Most of you might already be familiar with the First Exposure Playtest Hall, but for those that aren’t, here’s a very brief summarization of what it is: The good folks over at Double Exposure are responsible for the event, which is a large, organized playtest event during Gen Con. They recruit players, even offering specific demographic targeting, and allow you to have 4 (or 8) two hour gaming sessions. It does cost money (for designers/publishers only, not players) but included in the price of admission are two tickets to Gen Con, so if you are already planning on going to Gen Con, then the FEPH is a no brainer.
If you are developing a board/card game, you need playtesters, end of story. The First Exposure Playtest Hall is a great way to clock in some much needed playtests, and do it in a very short time span. I was able to get in over 20 plays of Armor & Ash by 30 different individuals (some players enjoyed it so much they played multiple times). It would have taken months to get in 20 plays of the game by only playtesting locally with my circle of friends/family. And that is really what the FEPH is all about: maximizing the number of your playtests while also increasing the diversity of your pool of players. These two things are needed in order to obtain the most quality feedback possible. Playing with the same few people over and over might catch a lot of things, but new players will break your game in ways you and your friends never thought possible. Or you’ll receive the same comment several times about one rule being confusing even though to you and your personal friends it makes complete sense.
Because the FEPH gives you both new players and multiple gaming sessions, it is very likely you’ll walk away from the FEPH looking at your game in a whole new light. But, you need to be prepared. Gen Con, and by extension the FEPH, is busy. This year there were over 70 different designers/publishers competing for attention during the FEPH event. My table was always full, the organizers of the FEPH are very good at filling tables, but some tables filled a lot more quickly than others. Also, since the FEPH is free for players, often people will be walking around the room trying to scope out something that grabs their attention. For this reason, you need to try your best to stand out. Each gaming session is only two hours, and trust me, that time goes by fast. The sooner you fill your table, the sooner you can start your playtest session.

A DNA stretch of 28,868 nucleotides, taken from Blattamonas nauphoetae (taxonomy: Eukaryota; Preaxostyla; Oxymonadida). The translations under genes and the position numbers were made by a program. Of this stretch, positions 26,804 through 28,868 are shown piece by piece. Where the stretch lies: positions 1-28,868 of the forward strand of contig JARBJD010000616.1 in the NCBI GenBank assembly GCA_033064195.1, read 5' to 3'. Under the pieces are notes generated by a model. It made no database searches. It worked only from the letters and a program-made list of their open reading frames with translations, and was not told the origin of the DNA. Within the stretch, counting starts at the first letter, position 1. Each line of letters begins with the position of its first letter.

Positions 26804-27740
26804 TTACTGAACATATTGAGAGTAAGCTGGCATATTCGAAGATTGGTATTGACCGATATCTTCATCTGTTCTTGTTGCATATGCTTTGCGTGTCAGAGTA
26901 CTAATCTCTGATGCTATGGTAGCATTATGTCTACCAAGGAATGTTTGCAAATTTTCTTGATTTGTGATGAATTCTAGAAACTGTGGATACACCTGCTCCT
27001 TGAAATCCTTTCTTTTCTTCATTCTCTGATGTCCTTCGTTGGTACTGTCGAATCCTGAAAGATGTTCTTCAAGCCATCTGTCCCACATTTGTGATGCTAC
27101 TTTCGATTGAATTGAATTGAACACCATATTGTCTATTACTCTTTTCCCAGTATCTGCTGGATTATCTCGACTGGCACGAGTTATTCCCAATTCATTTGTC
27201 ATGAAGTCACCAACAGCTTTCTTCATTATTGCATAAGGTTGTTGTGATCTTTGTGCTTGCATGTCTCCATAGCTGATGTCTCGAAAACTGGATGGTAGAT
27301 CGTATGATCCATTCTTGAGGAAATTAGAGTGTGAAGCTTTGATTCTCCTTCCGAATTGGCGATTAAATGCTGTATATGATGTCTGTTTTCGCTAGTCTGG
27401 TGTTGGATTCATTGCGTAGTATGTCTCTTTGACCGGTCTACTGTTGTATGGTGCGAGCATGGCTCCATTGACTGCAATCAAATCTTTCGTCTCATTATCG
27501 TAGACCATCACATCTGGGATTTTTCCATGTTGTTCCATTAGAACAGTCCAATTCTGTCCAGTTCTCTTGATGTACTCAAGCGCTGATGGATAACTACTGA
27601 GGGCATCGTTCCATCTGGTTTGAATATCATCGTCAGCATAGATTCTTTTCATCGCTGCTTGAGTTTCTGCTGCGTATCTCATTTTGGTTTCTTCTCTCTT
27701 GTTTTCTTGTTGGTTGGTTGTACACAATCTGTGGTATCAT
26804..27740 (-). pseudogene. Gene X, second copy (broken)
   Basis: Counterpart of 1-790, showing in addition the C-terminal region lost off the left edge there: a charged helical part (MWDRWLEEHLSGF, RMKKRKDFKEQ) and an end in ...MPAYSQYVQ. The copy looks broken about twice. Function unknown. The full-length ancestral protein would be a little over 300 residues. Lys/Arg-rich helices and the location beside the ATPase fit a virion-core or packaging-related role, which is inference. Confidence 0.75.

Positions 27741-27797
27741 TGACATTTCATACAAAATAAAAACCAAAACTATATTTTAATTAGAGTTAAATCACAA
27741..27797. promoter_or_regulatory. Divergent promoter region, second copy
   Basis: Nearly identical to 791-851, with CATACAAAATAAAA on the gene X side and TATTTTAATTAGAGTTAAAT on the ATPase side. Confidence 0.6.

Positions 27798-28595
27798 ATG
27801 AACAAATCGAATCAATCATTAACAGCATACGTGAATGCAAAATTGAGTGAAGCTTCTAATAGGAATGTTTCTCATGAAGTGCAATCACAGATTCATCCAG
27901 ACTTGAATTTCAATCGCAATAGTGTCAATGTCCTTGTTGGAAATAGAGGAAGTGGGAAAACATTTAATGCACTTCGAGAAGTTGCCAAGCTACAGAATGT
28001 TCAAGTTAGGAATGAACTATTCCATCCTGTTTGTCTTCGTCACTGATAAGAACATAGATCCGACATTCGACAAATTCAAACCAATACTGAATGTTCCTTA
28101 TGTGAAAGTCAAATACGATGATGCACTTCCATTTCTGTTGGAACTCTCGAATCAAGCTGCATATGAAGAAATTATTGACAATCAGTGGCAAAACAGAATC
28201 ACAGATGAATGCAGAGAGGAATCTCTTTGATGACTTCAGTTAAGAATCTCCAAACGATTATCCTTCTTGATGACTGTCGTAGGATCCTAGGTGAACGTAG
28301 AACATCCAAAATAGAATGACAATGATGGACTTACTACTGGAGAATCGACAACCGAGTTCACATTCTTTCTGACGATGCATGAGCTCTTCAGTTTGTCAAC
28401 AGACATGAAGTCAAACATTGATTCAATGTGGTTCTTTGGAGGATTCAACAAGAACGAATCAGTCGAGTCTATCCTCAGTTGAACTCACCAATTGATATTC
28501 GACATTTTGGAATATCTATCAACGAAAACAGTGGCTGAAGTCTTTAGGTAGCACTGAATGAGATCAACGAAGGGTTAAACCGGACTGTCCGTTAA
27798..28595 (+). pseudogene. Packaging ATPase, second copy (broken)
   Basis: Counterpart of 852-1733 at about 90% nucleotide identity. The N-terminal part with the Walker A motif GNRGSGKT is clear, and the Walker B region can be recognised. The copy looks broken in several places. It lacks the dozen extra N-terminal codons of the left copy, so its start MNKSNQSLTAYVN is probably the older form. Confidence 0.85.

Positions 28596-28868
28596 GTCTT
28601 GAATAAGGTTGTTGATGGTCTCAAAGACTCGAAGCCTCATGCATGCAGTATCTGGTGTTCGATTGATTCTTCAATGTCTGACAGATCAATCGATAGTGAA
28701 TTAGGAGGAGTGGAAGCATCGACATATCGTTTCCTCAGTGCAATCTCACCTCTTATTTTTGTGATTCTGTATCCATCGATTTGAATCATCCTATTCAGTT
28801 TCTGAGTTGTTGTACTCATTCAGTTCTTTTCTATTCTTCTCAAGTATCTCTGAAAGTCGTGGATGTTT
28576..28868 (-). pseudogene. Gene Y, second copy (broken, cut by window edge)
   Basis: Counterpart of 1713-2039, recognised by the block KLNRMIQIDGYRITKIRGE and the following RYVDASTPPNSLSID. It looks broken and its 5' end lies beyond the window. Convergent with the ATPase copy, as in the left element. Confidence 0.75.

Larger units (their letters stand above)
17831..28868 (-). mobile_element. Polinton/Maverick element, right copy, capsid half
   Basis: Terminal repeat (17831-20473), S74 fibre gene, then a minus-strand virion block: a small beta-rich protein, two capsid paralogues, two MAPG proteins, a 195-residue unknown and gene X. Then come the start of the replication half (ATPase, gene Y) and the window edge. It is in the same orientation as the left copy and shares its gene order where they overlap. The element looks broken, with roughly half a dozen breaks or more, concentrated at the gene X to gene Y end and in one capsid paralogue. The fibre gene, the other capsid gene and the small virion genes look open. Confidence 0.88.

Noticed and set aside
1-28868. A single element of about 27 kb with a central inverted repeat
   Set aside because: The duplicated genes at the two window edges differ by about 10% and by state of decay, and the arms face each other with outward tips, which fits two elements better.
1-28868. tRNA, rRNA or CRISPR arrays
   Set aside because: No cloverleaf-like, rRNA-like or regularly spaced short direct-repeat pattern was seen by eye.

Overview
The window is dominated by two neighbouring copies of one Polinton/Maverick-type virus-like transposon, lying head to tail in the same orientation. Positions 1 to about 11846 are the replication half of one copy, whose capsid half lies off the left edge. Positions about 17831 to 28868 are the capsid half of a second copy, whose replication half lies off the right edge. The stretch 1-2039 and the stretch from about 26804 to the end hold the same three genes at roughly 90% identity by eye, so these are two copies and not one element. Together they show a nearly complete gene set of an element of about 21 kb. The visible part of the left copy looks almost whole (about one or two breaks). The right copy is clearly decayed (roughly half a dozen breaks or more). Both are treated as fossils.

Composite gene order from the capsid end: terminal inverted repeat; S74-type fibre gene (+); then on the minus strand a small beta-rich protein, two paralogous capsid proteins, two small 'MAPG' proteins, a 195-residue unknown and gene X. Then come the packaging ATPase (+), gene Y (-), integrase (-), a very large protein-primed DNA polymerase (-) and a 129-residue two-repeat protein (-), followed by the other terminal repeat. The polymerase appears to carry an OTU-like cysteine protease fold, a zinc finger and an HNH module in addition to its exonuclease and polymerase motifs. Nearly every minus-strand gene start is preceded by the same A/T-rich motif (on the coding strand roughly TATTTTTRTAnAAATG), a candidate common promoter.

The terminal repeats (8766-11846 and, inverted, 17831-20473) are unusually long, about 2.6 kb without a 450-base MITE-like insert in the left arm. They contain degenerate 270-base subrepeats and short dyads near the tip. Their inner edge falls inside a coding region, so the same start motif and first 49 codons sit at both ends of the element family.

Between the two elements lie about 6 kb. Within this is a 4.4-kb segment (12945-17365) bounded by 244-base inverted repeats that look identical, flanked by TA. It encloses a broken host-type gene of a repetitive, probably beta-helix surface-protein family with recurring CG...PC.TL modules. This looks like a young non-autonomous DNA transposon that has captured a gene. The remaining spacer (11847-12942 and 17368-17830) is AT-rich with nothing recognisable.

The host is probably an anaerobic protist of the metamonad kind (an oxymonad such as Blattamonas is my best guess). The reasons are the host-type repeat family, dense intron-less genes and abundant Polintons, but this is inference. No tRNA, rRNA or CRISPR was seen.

Here are my tips to help you get the most out of your FEPH experience.
- Be prepared. The FEPH does a lot of things for you, but they do not supply any gaming materials. You are responsible for bringing enough dice, pawns, counters/tokens, sand timers, player shields, reference aids, etc that you’ll need for each and all of your game sessions. Be sure to bring extras of everything. Dice roll off the table, counters just disappear, and fragile things get broken. Don’t let a mishap take away (or halt entirely) from your playtest session, simply whip out your backup and keep going. Jumbo-sized player aids are also helpful to convey information to your entire group of players at the same time.
- Work on your pitch. Even if you plan on Kickstarting your game and don’t think you need to worry about your pitch because you won’t be talking to publishers, your pitch is important. For starters, the organizers of the FEPH need an overview of your game. This is what is displayed on the screen outside the gaming area as well as inside in order to entice people to sign up for your game. Your job is to get people to want to play your game. When players start sitting at your table, pitching them the game is always a great way to get them jazzed up and in the right frame of mind for the game session. You want excited players. And really, even for Kickstarter you need a good pitch so why not practice on the poor souls that are trapped at your table.